The town florist loved Mother’s Day. He sold most of the carnations that were taking up one of his greenhouses. Each plant could only have one flower to insure each flower was as large as possible. He hired kids like myself, for 25 cents an hour, to snap off any buds that dared to share the plant with the special bud. The greenhouse contained about 3/4th red carnations and 1/4th white.
He opened shop very early that Sunday to service everyone, even those going to early Mass. As each male walked in, the florist’s wife had a bloom of the correct color to sell him. A red one meant the man’s mother was alive. A white one signified that she wasn’t. Mother’s Day was a suit and tie Sunday with a carnation pinned in the suit’s lapel. If you were old enough to wear a suit, you were old enough to wear a flower to honor your mother.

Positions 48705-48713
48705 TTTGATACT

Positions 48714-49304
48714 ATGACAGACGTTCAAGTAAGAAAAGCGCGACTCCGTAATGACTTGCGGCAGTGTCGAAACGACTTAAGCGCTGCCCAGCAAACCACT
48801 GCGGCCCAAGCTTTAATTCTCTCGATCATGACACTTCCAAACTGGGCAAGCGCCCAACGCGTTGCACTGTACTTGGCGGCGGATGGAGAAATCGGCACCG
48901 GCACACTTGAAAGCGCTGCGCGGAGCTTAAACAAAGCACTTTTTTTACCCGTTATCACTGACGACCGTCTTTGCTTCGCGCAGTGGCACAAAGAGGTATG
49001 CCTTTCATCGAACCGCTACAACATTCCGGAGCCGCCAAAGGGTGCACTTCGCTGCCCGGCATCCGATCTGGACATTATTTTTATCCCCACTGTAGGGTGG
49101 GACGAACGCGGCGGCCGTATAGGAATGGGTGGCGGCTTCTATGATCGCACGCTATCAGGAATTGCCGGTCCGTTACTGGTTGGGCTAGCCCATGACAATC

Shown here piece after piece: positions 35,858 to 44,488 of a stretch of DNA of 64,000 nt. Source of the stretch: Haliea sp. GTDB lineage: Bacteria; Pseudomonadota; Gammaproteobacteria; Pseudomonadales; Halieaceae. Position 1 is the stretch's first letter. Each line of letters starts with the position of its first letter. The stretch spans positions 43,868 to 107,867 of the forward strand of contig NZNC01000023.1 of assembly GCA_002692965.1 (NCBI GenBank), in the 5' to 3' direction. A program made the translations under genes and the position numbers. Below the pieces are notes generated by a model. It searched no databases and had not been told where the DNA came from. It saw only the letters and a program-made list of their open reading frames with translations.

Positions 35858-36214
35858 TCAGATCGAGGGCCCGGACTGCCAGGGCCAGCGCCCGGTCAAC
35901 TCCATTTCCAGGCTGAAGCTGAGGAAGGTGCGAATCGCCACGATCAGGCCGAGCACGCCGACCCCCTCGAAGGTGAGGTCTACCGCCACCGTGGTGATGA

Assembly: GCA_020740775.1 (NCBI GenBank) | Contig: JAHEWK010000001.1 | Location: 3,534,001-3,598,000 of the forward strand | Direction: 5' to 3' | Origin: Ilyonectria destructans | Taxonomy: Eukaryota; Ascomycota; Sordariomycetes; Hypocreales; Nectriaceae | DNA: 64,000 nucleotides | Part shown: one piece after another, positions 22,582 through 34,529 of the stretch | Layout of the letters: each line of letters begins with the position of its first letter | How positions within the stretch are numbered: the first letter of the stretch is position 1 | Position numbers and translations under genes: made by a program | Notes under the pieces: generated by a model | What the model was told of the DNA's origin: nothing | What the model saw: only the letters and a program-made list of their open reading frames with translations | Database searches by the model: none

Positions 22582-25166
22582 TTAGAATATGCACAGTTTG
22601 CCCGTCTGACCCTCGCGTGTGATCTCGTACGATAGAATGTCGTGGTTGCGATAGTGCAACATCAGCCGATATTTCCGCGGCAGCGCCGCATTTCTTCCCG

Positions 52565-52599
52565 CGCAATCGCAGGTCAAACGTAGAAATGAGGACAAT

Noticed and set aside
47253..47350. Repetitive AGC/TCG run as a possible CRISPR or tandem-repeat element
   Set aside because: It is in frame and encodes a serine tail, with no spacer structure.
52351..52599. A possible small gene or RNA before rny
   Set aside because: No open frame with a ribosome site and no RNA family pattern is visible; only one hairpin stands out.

I paid for my red carnation with money I had earned. It cost three hours of pay. It should have cost four but I got the employee’s discount.
After Mass, the mothers usually went home and cooked a big special meal, complete with a home-made pie, because it was a special day. The males in the family took off their ties when they sat down to eat, but left the carnation in the lapel. After the meal, they took off their suit coats, rolled up their sleeves and helped with dishes. After all, it was the least they could do seeing as how it was Mother’s Day.
It’s been a long time since I could have worn a red one, and I never did wear a white one. The tradition was long gone by then. Now, it is a gift, a Hallmark card, and taking Mothers out to eat. We are making some progress in honoring our Mothers, even if we have left the tradition of wearing a carnation by the wayside.
Happy Mother’s Day to all the Mothers. We love you with or without a flower in our lapel.
The Old Hand
Published, St Paul Dispatch BB 5/2/14